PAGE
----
Water conservation

We need better water management – Journal

PAKISTAN is struggling to achieve many Sustainable Development Goals (SDGs) related to water security. While many countries have turned to precision farming and other modern techniques to meet their needs, policymakers in Pakistan seem intent on continuing with outdated methods. Outdated techniques used for irrigation and water conservation not only waste precious water resources but also contribute to the overall economic losses of the country.

According to a survey by some international organizations, Pakistan wastes about 30 million acre-feet (MAF) or 10 trillion gallons of water per year. Several other reports have repeatedly stated that Pakistan is the third most water-stressed country in the world and will face absolute water scarcity by 2025, when its population is expected to reach 227 million. The country’s per capita water availability has fallen by 400%, from 5,600 cubic meters in 1947 to around 1,038 cubic meters in 2021.

One of the key factors in the deplorable water crisis is the bizarre recruitment process within the irrigation department. Civil engineers are recruited on the basis of their expertise in the construction and infrastructure of water bodies, and they lack the required knowledge of agriculture and water conservation techniques. Most civil engineers hired have no background or work experience with modern agricultural techniques, such as hydroponics, a technique for growing plants without soil, and aeroponics, which involves growing plants in soils. tunes.

This institutional lack of expertise and knowledge in related areas ends up costing the country dearly both in terms of wasted resources and potential economic gains. This is exactly the reason why a large number of countries have changed their recruitment policies to match their needs and allowed the hiring of more niche experts in the irrigation sector.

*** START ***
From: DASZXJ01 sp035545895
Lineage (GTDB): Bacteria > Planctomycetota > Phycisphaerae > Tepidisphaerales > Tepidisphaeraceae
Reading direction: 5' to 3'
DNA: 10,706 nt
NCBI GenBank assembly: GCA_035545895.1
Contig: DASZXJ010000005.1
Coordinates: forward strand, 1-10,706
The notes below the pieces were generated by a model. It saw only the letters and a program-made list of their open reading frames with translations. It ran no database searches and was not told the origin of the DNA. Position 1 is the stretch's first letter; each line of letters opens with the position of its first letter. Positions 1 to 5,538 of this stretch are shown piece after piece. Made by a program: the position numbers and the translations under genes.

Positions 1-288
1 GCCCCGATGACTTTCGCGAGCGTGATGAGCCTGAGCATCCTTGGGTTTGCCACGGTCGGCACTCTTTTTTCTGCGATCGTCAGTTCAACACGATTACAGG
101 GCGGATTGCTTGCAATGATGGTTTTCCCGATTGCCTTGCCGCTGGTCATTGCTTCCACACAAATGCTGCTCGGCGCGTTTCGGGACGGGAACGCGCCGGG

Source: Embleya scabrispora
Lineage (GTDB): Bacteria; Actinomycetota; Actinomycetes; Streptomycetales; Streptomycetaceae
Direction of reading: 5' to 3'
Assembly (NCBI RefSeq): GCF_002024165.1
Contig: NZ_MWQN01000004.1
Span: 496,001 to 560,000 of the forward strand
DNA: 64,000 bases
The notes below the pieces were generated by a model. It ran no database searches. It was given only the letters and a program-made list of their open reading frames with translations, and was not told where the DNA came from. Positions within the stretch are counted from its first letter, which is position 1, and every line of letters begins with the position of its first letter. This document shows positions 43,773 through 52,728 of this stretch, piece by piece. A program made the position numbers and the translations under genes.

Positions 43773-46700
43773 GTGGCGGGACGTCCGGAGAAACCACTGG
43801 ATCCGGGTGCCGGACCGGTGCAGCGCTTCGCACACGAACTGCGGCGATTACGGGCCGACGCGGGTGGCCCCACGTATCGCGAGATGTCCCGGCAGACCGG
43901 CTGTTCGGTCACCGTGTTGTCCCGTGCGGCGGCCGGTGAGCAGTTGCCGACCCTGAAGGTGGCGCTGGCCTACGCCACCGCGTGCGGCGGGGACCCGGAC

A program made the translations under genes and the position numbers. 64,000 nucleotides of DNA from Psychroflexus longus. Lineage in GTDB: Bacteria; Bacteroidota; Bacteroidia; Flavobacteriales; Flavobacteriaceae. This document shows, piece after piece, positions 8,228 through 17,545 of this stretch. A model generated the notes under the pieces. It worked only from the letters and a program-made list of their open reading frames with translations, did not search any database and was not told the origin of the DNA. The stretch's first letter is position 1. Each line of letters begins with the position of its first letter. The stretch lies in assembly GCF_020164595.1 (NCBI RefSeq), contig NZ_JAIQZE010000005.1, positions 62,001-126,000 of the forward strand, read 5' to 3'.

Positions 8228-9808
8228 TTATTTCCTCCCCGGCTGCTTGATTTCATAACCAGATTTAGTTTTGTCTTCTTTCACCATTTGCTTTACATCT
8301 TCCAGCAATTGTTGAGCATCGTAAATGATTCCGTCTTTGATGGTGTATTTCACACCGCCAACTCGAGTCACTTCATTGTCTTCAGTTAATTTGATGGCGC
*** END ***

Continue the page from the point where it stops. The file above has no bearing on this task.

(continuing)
It would be wrong to assume that such experts cannot be found in the country. A team of thousands of agricultural engineers works on modern techniques and has succeeded in developing many modern agricultural techniques.

However, due to the failure of government policies and the hegemony of related sectors that favor the status quo, these agricultural engineers are deprived of the opportunity to use their expertise and knowledge for the betterment of the country. Pakistan must be the only country in the world where the irrigation sector is run by irrelevant engineers with no knowledge of water conservation.

The influence of the civil engineers lobby within the Punjab Department of Irrigation was noticeable in a recent advertisement which appeared to be deliberately against the hiring of agricultural engineers. It’s quite unfair because these professionals are competent and best suited for most of these positions.

The inclusion of agricultural engineers will prove essential to address the impending water scarcity in the country and align the agricultural sector with less water-intensive techniques. Additionally, research has also suggested that switching to modern techniques would free up at least 60% of our water resources for human consumption.

Thus, the inclusion of agricultural engineers in the irrigation sector is a necessity of the hour and the authorities should modify the service rules for the departments concerned and republish the vacancies. Taking this step would be in the interest of the whole nation, as abundant water resources would also ensure the economic and social stability of the country.

Muhammad Anes Kamran
Mailsi

Posted in Dawn, February 6, 2022